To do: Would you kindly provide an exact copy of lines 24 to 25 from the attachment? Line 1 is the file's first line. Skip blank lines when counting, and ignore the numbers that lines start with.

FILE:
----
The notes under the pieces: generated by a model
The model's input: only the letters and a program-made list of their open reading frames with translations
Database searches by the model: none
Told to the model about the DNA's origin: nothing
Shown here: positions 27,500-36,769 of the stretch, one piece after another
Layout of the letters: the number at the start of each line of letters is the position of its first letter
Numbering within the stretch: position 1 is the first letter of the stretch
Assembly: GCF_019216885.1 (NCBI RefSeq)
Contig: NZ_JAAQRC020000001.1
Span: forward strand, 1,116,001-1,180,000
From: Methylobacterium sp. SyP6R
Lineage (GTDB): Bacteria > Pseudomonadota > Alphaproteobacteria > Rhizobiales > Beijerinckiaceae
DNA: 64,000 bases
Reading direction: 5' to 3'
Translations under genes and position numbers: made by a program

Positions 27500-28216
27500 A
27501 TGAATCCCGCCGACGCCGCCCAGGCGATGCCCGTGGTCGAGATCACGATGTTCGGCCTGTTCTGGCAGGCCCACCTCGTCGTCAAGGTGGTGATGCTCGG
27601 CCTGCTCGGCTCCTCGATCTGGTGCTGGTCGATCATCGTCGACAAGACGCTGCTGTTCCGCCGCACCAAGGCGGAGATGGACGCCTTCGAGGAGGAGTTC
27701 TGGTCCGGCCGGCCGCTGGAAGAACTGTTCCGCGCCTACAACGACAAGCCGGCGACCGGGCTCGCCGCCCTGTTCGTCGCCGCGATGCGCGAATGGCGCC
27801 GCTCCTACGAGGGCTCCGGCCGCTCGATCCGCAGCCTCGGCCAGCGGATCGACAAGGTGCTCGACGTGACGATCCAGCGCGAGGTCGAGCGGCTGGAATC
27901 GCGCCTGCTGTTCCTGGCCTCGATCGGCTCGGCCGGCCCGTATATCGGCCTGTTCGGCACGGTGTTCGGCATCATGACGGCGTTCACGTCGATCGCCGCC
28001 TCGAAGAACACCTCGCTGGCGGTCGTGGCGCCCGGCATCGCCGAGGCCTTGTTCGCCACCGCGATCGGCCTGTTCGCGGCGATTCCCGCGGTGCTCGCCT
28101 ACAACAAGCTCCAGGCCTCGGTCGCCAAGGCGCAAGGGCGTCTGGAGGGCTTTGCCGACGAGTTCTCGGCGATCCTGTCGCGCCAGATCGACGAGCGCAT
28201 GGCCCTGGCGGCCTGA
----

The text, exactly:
28101 ACAACAAGCTCCAGGCCTCGGTCGCCAAGGCGCAAGGGCGTCTGGAGGGCTTTGCCGACGAGTTCTCGGCGATCCTGTCGCGCCAGATCGACGAGCGCAT
28201 GGCCCTGGCGGCCTGA